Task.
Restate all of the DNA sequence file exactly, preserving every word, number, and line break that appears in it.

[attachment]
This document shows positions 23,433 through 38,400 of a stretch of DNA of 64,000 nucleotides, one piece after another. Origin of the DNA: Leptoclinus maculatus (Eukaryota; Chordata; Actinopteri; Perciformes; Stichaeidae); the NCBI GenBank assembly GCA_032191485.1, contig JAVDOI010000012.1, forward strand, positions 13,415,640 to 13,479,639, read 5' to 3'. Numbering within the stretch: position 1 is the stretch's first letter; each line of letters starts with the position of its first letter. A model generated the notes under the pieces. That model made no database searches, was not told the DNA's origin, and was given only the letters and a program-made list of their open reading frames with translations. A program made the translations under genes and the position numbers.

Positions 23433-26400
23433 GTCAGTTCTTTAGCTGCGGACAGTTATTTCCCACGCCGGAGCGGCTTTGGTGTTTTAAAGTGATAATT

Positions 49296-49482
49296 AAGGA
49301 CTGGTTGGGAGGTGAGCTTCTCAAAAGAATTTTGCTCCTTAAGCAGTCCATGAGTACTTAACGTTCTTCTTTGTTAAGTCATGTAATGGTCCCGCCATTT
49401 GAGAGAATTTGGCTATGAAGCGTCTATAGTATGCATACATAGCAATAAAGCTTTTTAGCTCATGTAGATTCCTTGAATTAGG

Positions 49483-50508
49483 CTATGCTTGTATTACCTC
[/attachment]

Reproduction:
This document shows positions 23,433 through 38,400 of a stretch of DNA of 64,000 nucleotides, one piece after another. Origin of the DNA: Leptoclinus maculatus (Eukaryota; Chordata; Actinopteri; Perciformes; Stichaeidae); the NCBI GenBank assembly GCA_032191485.1, contig JAVDOI010000012.1, forward strand, positions 13,415,640 to 13,479,639, read 5' to 3'. Numbering within the stretch: position 1 is the stretch's first letter; each line of letters starts with the position of its first letter. A model generated the notes under the pieces. That model made no database searches, was not told the DNA's origin, and was given only the letters and a program-made list of their open reading frames with translations. A program made the translations under genes and the position numbers.

Positions 23433-26400
23433 GTCAGTTCTTTAGCTGCGGACAGTTATTTCCCACGCCGGAGCGGCTTTGGTGTTTTAAAGTGATAATT

Positions 49296-49482
49296 AAGGA
49301 CTGGTTGGGAGGTGAGCTTCTCAAAAGAATTTTGCTCCTTAAGCAGTCCATGAGTACTTAACGTTCTTCTTTGTTAAGTCATGTAATGGTCCCGCCATTT
49401 GAGAGAATTTGGCTATGAAGCGTCTATAGTATGCATACATAGCAATAAAGCTTTTTAGCTCATGTAGATTCCTTGAATTAGG

Positions 49483-50508
49483 CTATGCTTGTATTACCTC